“When we started this, we were living in Goshen and we didn’t know the history of Salisbury,” McEachern said. “ At first we had no IDs. Now we know most of the people in the photos. They were so helpful.”

Some of those captured in the photos came to the exhibit’s opening reception in October. Others had passed away or were unable to attend. “Marion Reed is still alive,” he said. “She is 100-years-old and lives in a home in Middletown. We want to go and interview her.”

McEachern noticed that many young men identified in the photos had called themselves in captions “The Millbrook Sheik” and “The Millerton Sheik.” McEachern said the “sheik” moniker denoted a ladies man after silent-screen movie heartthrob Rudolph Valentino’s 1921 film “The Sheik.”

“Some came to the area for the iron ore industry,” he said. “There was also a big influx of domestics.”

Part of the legacy from the photo collection included McEachern teaching a local black history course at Salisbury School, a private boarding school for boys, where he is chairman of the music department. In the course, he noted, “The students from other countries and not of this town take longer than the students in town to get the connections. Eventually everyone comes to it.” When the photographs’ subjects attended the October 2018 exhibit opening, he said the students definitely got more engaged. Of the subjects in the photos being interviewed, McEachern said, “Their memories shined a light on a part of town. Everyone has been very interested in it.”

McEachern added, “The Fowlkes family was one of several black families who made a life here in this small mostly white rural Connecticut town. In the course, we worked to identify people and places in the photos and to learn their stories as well as the broader history of the area’s black residents.”

McEachern’s course also resulted in two exhibitions. The first exhibit derived from the photo collection, “Black History in Rural Connecticut,” ran April through June 2, 2018, at the local historical society Salisbury Association’s Academy Building at 24 Main Street. Beginning Oct. 26, the Salisbury School Art Department presented the 40-image exhibit “Salisbury in Black and White” at the school’s Tremaine Gallery at the campus. The exhibit closed in late December.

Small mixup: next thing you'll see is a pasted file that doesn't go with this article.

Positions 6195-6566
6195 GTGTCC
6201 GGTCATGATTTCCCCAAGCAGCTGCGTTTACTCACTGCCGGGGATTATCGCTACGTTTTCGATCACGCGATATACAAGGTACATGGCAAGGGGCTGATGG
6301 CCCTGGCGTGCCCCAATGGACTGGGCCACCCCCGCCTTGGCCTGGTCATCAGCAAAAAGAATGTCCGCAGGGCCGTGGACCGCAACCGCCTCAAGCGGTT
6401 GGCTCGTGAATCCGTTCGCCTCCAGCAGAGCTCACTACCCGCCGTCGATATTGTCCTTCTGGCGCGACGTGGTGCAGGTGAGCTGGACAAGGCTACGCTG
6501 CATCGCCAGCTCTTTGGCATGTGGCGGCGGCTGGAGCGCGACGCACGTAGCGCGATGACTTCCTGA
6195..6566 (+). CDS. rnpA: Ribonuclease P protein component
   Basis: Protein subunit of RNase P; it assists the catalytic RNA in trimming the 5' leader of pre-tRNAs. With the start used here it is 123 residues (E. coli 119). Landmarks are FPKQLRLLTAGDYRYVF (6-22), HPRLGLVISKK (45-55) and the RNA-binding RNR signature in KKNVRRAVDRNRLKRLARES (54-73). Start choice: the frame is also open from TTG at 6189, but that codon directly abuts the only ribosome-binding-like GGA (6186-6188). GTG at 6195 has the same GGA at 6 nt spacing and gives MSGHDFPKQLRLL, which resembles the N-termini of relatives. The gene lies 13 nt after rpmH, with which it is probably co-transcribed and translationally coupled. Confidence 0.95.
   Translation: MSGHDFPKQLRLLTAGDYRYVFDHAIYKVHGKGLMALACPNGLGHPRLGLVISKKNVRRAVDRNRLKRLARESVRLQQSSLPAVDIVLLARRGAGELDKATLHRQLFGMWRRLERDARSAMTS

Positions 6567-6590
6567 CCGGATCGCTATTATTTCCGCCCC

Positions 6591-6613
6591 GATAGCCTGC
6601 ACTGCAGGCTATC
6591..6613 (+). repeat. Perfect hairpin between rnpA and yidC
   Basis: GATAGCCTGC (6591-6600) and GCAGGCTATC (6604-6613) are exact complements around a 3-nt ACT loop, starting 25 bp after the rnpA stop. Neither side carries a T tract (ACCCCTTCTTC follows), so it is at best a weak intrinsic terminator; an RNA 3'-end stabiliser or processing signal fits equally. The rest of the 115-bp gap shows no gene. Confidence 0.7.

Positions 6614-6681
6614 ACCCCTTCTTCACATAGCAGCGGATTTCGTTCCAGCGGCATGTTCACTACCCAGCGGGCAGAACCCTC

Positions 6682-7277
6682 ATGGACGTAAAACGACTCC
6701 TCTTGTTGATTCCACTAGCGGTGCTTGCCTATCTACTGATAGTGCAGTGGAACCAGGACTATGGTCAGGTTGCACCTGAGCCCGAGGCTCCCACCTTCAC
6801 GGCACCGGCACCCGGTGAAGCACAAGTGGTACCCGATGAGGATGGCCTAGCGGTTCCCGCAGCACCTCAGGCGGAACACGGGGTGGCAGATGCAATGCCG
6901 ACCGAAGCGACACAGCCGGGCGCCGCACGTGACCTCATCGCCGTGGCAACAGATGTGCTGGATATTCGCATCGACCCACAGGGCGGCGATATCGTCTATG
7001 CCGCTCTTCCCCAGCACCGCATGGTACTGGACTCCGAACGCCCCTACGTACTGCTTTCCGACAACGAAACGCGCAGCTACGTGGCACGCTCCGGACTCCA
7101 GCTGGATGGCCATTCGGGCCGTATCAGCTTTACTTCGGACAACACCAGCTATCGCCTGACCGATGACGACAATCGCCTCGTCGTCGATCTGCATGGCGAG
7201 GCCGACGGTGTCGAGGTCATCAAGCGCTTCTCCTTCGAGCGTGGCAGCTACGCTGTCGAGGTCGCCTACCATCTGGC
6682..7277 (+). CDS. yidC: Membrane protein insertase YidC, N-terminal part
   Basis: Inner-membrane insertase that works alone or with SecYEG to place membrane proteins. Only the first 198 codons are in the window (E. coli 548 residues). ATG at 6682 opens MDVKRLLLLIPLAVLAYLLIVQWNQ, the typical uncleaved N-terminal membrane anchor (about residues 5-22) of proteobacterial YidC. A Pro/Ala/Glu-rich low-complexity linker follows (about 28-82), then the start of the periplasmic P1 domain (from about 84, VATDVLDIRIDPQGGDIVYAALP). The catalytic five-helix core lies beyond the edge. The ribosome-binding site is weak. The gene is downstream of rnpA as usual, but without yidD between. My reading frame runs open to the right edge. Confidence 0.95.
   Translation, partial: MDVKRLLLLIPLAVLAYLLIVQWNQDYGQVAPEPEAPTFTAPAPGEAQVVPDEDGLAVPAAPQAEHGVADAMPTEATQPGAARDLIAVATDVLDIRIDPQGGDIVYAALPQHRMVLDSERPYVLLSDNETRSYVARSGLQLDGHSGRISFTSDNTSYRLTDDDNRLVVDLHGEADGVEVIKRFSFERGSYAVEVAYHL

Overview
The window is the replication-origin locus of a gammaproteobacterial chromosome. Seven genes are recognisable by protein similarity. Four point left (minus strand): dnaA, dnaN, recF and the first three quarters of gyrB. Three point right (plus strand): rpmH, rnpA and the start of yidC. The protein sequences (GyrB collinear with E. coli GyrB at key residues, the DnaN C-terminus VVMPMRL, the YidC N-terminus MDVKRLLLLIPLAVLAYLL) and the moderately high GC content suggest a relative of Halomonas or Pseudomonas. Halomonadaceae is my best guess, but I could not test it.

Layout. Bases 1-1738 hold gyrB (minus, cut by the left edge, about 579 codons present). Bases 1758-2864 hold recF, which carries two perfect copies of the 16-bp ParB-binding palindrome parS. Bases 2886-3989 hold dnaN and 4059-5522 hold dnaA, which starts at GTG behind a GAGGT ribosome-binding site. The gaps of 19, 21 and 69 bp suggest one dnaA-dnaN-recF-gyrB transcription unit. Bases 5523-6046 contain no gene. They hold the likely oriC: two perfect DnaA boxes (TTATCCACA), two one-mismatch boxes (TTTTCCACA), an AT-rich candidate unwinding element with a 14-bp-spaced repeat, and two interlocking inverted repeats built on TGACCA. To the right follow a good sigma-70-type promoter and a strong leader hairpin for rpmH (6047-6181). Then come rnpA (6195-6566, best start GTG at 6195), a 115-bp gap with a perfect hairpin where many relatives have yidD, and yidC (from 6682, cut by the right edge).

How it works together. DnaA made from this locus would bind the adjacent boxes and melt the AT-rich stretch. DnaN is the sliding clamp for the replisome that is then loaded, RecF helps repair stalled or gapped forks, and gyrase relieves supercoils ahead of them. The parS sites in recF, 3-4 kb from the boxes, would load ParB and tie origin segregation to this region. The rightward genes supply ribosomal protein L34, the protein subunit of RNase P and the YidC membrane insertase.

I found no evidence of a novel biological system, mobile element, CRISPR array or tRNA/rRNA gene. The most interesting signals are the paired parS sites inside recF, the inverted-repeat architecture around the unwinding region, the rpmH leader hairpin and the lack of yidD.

“Finding the collection was like finding gold,” McEachern said. “The collection has a life of its own.”

The photos depict everyday events like weddings and holiday celebrations. But they are made all the more poignant due to the prevalent racism and segregation found nationwide.

According to the history website www.ConnecticutHistory.org’s social movements page: “Throughout state history everyday people have banded together on local and national issues to defy the status quo and call for change.” The causes ranged from anti-slavery, temperance, and universal suffrage to the Good Roads Movement championed by Hartford bicycle innovator Albert Pope in the late 1870s. Noted Connecticut reformers include abolitionist Roger Sherman Baldwin, who defended the Amistad slave ship rebellion prisoners, and Estelle Griswold, who challenged the state’s ban on birth control in the 1960s.

A 2016 Connecticut Post article mentioned a study at the time by 24/7 Wall St., a financial news company that examined which U.S. states had the most and least inequality between the races. The firm measured statistics on median household income, poverty, high school and college educational attainment rates, home ownership rates, and incarceration rates. The Nutmeg State landed in the middle of the ranking at number 23, the state’s large wealth being one factor that lowered the state’s equality ranking.